You are here:

The effects of AAM participants on their schools' communities of practice

, Loyola University Chicago, United States

Loyola University Chicago . Awarded


This study focused on how participants in the Loyola University Chicago Adventure of the American Mind (AAM) program affected the communities of practice within their respective schools. Wenger (1998) defines a community of practice as an informal phenomenon which exists in many diverse settings. The research studied the explicit social context to which the AAM participant returned. A significant question was how, after the participant obtained the AAM training, was his or her recently acquired knowledge conveyed throughout the school's environment? If the information was being disseminated, had it become a persisting event where teachers consequently inspired each other? Given that the participant's information was being distributed throughout the school's community and the teachers were educating one another, the essential research focus became one of investigating this occurrence. Information of such an outcome is together practically and theoretically imperative to study since it exhibits how school contexts may result in new learning structures and results. For that reason, the objective of this analysis was to establish whether a school's having a teacher-participant in the Loyola University Chicago AAM program enhanced communities of practice by encouraging professional cooperation in the AAM methods which were to augment the potential for student learning.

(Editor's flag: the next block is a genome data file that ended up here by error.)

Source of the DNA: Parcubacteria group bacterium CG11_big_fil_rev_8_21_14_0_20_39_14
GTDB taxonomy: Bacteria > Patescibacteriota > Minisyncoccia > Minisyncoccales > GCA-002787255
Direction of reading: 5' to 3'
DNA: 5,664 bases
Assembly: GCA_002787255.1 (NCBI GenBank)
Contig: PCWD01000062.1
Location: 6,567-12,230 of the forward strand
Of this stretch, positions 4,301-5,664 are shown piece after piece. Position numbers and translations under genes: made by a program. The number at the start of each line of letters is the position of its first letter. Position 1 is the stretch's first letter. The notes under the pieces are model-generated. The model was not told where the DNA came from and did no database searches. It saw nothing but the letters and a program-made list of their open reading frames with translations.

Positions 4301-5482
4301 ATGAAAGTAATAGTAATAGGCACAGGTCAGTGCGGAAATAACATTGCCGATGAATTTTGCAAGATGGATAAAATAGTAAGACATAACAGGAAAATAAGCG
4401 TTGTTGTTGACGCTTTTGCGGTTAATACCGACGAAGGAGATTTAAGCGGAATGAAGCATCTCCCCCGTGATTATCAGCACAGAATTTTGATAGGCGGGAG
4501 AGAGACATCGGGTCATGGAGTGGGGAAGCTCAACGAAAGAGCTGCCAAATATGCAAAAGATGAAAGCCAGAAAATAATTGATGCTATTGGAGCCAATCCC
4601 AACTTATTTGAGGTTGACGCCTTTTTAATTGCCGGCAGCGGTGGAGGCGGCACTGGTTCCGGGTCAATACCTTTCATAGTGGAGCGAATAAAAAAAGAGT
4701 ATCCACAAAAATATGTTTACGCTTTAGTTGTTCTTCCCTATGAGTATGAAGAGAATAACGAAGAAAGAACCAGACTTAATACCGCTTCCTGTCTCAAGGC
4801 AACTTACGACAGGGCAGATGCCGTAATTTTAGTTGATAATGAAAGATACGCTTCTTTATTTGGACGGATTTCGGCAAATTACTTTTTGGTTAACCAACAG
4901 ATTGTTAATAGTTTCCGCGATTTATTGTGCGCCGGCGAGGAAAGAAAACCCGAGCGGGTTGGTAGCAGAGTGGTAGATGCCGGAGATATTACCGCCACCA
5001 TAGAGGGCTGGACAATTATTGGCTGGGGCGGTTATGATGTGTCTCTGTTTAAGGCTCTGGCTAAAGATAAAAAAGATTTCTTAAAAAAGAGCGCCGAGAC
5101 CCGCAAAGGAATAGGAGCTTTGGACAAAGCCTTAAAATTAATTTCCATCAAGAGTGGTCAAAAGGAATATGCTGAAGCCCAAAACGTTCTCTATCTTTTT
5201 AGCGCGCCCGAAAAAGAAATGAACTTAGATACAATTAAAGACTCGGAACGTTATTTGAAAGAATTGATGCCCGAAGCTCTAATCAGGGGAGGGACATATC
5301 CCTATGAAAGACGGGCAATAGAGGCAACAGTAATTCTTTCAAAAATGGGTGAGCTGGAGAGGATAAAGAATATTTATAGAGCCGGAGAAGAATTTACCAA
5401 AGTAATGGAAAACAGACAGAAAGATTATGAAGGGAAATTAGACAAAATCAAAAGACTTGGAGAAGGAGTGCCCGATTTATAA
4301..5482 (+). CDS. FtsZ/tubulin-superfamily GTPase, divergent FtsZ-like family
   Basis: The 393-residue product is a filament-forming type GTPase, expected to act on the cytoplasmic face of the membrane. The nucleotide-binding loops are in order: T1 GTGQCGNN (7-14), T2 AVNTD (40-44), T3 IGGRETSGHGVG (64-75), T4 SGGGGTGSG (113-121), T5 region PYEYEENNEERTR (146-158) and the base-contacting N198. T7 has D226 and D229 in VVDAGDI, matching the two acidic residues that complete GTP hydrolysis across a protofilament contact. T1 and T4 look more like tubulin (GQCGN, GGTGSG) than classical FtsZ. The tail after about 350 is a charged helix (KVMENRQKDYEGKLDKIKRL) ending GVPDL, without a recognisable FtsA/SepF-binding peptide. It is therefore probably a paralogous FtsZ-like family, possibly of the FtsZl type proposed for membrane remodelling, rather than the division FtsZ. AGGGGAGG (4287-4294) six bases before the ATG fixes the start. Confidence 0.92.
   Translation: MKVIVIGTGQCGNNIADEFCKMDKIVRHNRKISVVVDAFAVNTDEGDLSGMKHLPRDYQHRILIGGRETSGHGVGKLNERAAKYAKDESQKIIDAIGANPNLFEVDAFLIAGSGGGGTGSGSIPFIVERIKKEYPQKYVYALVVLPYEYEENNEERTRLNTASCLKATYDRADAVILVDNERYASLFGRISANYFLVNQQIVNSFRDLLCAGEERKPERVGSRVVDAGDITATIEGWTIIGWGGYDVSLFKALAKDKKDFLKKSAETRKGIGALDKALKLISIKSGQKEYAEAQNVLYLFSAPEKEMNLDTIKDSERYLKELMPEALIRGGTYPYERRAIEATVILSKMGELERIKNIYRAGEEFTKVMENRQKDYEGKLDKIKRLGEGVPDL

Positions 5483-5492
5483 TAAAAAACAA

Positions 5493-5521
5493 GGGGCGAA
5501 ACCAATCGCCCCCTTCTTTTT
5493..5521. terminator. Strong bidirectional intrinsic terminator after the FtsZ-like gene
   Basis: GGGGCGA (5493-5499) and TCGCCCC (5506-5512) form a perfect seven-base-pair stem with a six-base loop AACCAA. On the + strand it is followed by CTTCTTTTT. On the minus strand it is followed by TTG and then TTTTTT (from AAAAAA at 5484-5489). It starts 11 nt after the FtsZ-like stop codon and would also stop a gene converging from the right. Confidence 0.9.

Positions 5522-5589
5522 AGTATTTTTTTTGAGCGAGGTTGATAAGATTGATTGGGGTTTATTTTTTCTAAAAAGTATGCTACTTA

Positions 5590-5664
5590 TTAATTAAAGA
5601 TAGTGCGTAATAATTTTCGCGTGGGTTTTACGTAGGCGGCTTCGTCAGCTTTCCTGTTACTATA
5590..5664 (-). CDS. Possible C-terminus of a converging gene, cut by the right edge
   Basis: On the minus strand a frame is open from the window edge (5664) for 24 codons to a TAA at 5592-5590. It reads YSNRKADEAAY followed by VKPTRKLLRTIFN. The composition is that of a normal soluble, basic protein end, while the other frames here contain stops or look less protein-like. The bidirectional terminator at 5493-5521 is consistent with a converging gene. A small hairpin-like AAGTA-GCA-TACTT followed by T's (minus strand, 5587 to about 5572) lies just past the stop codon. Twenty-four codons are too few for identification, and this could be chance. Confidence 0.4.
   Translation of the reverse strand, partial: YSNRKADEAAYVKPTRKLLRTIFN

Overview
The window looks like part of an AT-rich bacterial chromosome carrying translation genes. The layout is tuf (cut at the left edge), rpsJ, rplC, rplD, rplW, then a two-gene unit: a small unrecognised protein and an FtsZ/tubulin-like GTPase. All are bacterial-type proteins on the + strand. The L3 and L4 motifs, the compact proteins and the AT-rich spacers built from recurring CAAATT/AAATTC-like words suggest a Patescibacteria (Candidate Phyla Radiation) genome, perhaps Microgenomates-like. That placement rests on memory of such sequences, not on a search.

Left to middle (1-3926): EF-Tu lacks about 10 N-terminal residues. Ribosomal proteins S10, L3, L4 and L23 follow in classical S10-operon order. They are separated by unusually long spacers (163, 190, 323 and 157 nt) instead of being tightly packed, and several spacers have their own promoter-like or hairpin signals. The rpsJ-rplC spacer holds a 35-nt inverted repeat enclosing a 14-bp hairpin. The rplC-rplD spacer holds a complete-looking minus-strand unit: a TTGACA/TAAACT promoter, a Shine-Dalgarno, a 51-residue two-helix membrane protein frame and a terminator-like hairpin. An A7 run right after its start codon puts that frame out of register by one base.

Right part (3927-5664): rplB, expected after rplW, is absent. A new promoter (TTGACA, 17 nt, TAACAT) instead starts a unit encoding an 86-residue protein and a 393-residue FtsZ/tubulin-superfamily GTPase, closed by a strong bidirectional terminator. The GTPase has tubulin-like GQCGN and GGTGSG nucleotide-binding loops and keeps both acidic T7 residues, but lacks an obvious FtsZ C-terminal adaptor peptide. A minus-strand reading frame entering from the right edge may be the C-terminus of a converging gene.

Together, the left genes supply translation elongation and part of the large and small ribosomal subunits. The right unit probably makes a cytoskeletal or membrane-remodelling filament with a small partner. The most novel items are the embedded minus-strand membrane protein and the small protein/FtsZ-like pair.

Hughes, M. The effects of AAM participants on their schools' communities of practice. Ph.D. thesis, Loyola University Chicago. Retrieved May 26, 2019 from .

This record was imported from ProQuest on October 23, 2013. [Original Record]

Citation reproduced with permission of ProQuest LLC.

For copies of dissertations and theses: (800) 521-0600/(734) 761-4700 or